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Sunday, January 27, 2013

Infraction Transaction: City To Fine Students For Misbehaving

New York City - Facing a shortfall of almost half a billion dollars because his administration failed to reach an agreement with city teachers over an evaluation system, Mayor Bloomberg has decided to borrow an idea from charter schools to raise funds for education. He's allowing NYC schools to fine students for violations of Department of Education policies.

Under new DOE rules, schools will collect
fines from unruly students
"The idea of there being consequences for actions is not a new one," said hizzoner on Friday at a press conference announcing the new program entitled, "Infraction Transaction." "It's just that this time, the consequences will contain a financial pinch. Beginning next year, students will be fined if they break school rules. While the amounts will be minimal, anywhere from a quarter to $5.00 per infraction, we expect the results will be tremendous."

When asked if he was worried that some students and their families might not be able to afford the fines, the billionaire laughingly scoffed, "Don't do the crime if you ain't got a dime."

Several administrators from schools that utilized financial deterrents as part of a pilot program were on hand to answer questions. They touted the idea but not because it effectively improved student behavior. Instead administrators praised the program as a great way to increase revenue. Assistant Principal Beau Argent of Midwood High School in Brooklyn explained, "Last year we couldn't afford to buy paper. But this year because of all the money we collected, we were able to buy an entire year's worth of paper and two new copy machines."

A bit of research also revealed that individual teachers had successfully used financial penalty systems in their classrooms for years. Mr. Dan Ero, who teaches American History at Lehman High School in the Bronx, credits its stringent implementation with enabling him to retire early.

"I demand a quarter for each rule infraction," explained Ero as he pointed to a jar half-filled with quarters. "I expected to retire after the 2019-2020 school year but because of this jar, I will be able to retire at the end of this year. I just wish I had thought of it sooner."

With a promise of maintaining their anonymity, two students voiced their dissatisfaction with Mr. Ero's costly consequences. "It used to kind of make sense, like put a quarter in the jar when you cursed or when you were late to school. Then it got stricter," complained one student.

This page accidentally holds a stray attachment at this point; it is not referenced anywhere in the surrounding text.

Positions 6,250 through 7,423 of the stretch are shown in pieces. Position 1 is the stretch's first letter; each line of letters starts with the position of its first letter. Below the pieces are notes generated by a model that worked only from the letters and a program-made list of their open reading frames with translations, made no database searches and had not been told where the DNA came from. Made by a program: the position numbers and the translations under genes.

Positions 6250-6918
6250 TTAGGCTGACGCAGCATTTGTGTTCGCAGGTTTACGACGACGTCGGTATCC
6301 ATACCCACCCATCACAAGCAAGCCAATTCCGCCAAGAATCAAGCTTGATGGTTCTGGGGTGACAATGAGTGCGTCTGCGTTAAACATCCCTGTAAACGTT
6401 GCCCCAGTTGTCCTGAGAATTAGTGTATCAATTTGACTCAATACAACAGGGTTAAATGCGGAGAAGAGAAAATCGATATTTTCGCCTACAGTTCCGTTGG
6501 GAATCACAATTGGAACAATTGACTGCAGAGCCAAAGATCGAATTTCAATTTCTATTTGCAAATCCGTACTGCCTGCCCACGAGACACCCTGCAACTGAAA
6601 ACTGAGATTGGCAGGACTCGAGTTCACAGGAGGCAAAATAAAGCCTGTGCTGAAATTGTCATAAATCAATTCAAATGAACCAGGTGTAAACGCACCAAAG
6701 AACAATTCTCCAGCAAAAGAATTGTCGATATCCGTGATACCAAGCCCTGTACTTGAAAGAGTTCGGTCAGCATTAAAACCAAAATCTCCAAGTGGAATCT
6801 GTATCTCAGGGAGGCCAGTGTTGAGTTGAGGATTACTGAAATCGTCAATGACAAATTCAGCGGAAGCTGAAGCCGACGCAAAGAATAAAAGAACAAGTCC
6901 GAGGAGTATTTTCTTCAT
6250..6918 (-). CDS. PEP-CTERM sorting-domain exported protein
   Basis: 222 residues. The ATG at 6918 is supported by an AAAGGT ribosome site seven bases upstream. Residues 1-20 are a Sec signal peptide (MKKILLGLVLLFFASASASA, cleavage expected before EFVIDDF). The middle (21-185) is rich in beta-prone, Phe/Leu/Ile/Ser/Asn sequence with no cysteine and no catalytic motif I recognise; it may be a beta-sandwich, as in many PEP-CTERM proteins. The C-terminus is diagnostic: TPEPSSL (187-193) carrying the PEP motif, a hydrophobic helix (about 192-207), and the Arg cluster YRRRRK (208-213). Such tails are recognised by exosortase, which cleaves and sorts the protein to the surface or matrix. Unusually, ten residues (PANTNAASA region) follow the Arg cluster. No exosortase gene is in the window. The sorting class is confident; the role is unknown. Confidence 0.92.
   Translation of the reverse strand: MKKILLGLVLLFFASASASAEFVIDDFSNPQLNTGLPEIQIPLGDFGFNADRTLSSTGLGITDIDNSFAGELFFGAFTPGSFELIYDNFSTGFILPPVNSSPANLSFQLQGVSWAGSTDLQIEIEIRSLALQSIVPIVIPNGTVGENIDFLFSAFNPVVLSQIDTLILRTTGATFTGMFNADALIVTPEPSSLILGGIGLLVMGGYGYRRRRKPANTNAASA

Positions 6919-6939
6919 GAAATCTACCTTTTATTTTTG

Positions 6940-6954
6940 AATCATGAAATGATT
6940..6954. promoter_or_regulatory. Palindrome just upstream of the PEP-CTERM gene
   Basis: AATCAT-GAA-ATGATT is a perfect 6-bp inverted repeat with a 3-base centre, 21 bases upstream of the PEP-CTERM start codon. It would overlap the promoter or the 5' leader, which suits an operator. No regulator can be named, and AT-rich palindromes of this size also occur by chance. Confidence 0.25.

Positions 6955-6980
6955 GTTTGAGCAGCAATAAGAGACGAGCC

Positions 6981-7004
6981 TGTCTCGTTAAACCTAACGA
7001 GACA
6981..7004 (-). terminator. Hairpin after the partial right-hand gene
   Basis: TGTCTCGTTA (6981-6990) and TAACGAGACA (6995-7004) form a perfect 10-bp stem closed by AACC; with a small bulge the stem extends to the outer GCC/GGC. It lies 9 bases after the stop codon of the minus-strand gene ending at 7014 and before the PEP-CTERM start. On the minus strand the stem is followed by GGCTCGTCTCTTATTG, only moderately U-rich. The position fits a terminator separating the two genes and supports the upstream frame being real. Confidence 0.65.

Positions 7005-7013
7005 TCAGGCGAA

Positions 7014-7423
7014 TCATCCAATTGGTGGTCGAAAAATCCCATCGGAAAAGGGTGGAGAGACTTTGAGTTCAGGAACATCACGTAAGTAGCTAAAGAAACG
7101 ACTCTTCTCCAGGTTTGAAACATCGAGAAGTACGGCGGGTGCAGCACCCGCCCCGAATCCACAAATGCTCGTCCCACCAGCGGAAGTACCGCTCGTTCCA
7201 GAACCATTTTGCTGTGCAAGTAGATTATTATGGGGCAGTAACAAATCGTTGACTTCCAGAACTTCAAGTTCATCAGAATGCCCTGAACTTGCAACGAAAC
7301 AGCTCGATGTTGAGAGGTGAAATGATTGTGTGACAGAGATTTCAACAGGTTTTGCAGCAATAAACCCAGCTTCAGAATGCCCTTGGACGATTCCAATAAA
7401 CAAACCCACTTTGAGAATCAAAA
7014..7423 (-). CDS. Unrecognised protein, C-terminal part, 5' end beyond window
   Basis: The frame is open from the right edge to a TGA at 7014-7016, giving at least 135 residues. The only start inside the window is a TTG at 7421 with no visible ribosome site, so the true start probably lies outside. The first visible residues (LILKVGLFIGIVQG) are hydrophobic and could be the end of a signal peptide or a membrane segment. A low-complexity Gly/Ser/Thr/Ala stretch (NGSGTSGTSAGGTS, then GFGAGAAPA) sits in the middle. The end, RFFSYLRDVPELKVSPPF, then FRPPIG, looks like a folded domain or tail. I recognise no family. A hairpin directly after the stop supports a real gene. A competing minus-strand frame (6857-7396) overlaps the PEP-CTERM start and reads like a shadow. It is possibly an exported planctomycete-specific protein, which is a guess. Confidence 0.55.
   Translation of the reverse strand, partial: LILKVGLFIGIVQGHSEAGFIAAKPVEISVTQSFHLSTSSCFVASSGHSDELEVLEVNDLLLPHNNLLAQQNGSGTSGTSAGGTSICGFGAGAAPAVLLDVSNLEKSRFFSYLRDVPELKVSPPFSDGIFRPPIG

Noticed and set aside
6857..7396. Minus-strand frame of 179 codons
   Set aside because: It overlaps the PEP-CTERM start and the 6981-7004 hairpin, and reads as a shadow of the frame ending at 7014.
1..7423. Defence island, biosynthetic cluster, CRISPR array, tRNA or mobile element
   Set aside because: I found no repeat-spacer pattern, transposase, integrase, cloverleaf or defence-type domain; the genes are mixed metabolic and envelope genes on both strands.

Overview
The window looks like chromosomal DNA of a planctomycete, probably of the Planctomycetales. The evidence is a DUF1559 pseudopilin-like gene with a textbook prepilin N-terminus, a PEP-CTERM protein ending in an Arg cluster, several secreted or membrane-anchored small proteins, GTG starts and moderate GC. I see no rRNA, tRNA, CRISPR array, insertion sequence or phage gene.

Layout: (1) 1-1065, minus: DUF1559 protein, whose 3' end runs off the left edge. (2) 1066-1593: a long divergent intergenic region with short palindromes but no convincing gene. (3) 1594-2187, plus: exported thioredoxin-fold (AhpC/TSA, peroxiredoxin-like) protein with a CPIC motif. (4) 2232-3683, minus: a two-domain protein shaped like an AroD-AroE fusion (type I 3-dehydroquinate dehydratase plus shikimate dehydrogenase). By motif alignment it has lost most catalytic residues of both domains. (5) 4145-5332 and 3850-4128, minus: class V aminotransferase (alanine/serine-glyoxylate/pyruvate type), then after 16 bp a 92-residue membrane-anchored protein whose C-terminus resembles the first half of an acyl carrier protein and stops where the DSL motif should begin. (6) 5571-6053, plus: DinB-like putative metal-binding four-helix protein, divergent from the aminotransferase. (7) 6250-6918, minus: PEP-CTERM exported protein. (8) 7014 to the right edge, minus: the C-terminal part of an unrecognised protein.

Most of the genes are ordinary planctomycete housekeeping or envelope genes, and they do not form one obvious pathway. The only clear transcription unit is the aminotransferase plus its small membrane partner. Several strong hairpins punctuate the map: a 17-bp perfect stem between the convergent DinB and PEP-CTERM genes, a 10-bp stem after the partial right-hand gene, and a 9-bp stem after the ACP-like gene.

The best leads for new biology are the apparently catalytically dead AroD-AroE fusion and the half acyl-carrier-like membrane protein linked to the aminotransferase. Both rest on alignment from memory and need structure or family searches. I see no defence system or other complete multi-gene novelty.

"Now you have to kick in when you're out sick, when you use a pen instead of a pencil or when he thinks you're not paying attention. Last week I got fined because my shoes were untied."  noted another pupil.

Parent advocate and founder of the NYC Public School Parent blog, Leonie Haimson was not pleased with the new program. "The mayor continues to demonstrate the sensitivity of a skunk in a perfume factory when it comes to the needs of working families."

It what the city claims is unrelated news, Chancellor Dennis Walcott announced New York City public schools will implement a new stricter disciplinary code effective next year.

Reality Alert: 

Monday, January 21, 2013

Where Have All The Instructional Days Gone?

Albany - An examination of the New York State testing schedule for this school year holds a surprise. For the first time in the state's history, more days will be spent on testing and test preparation than on actual instruction.

In any given month, there are approximately
eight instructional days
New York State's Education Commissioner John King held a press conference to confirm this unusual occurrence. "We acknowledge that given the number of days for benchmark assessments, the National Assessment of Educational Progress, state tests, mid-terms, finals, exams for English Language Learners and those taking alternative assessments, unit tests, make-up days for those who were absent and given that teachers typically use the weeks before a high-stakes exam for test preparation, that for the first time in New York State history there are actually fewer instructional days than testing days."

Asked if he saw anything wrong with requiring more testing than teaching, Commissioner King responded, "I don't really give a crap. My children attend private school."

The president of New York State's largest teachers union, the United Federation of Teachers, Michael Mulgrew issued this statement, "In response to the shifting job responsibilities of our membership, we have changed our name to the United Federation of Test Administers. We want to reassure our membership that the UFTA will continue to work to protect their rights and to defend public education." When someone in the crowd snorted, Mulgrew had him forcibly removed.

Outside of PS 61 in Brooklyn, ten-year-old Aaron Bossier was asked how he felt about the new schedule. "I used to like school. We went on trips and did fun projects. Now it's all bundles and tests, bundles and tests.  Aren't we going to learn anything?"